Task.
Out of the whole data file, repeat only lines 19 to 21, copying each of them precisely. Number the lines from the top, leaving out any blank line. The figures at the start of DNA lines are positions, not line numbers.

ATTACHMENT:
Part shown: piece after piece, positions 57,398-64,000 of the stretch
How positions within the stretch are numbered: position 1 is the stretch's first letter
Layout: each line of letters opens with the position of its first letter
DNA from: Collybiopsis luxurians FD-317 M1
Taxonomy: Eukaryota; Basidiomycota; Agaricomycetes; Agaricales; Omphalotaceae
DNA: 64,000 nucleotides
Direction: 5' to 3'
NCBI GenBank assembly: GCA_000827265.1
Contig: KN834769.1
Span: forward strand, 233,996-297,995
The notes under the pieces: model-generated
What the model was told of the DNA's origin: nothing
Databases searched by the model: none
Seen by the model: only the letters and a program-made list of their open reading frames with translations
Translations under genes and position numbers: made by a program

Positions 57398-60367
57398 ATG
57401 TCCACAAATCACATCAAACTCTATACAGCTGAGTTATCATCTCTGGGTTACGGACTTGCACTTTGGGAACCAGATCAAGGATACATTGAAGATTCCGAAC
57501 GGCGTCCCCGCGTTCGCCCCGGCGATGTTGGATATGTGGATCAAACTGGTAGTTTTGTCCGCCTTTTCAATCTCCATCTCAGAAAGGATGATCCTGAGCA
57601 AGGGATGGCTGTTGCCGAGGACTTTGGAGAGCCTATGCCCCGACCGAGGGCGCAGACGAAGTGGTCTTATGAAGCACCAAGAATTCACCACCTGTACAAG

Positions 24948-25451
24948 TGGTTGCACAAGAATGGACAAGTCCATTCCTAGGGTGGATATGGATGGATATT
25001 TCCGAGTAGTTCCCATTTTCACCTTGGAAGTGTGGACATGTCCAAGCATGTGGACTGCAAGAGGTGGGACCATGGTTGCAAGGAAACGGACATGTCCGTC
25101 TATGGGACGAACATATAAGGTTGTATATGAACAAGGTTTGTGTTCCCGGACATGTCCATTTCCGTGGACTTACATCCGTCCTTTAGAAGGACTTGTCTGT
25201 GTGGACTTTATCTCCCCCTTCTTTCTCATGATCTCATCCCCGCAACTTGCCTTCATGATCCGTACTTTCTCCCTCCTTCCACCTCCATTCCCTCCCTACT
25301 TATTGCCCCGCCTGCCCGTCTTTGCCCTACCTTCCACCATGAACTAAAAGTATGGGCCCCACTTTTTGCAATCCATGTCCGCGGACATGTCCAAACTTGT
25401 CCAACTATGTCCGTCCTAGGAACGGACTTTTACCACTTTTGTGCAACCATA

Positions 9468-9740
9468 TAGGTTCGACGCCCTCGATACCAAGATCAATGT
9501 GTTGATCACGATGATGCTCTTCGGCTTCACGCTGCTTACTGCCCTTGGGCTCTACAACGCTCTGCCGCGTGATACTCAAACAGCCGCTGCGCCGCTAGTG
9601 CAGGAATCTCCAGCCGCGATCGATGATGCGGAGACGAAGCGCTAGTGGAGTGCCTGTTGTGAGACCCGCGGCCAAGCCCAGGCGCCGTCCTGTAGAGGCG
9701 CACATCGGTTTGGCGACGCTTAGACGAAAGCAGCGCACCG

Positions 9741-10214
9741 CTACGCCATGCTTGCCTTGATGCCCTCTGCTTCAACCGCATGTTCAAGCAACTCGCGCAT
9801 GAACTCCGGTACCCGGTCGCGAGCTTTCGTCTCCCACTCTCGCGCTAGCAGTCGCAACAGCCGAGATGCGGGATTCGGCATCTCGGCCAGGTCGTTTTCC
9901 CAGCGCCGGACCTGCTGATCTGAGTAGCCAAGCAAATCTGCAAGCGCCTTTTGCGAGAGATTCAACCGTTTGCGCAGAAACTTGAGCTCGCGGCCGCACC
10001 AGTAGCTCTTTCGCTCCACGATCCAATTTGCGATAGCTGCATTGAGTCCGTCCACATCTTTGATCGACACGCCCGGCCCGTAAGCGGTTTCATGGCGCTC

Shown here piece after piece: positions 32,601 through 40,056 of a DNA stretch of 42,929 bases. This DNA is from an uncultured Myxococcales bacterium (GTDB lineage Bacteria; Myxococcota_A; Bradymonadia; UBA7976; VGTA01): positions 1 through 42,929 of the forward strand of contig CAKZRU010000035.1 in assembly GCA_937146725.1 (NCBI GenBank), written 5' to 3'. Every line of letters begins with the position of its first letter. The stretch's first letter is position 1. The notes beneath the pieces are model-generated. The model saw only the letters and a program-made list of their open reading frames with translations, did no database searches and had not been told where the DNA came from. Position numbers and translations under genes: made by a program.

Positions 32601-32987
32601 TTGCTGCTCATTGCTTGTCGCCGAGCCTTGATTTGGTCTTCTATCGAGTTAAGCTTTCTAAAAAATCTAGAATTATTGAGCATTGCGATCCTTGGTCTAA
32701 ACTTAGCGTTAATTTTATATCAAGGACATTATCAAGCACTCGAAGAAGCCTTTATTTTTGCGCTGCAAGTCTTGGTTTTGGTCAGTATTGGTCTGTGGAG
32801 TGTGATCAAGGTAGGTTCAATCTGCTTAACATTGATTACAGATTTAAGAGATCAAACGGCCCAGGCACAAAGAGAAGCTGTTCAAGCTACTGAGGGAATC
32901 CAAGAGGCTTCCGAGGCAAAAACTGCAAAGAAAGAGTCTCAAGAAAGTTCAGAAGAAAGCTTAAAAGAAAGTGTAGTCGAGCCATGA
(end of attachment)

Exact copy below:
57501 GGCGTCCCCGCGTTCGCCCCGGCGATGTTGGATATGTGGATCAAACTGGTAGTTTTGTCCGCCTTTTCAATCTCCATCTCAGAAAGGATGATCCTGAGCA
57601 AGGGATGGCTGTTGCCGAGGACTTTGGAGAGCCTATGCCCCGACCGAGGGCGCAGACGAAGTGGTCTTATGAAGCACCAAGAATTCACCACCTGTACAAG

Positions 24948-25451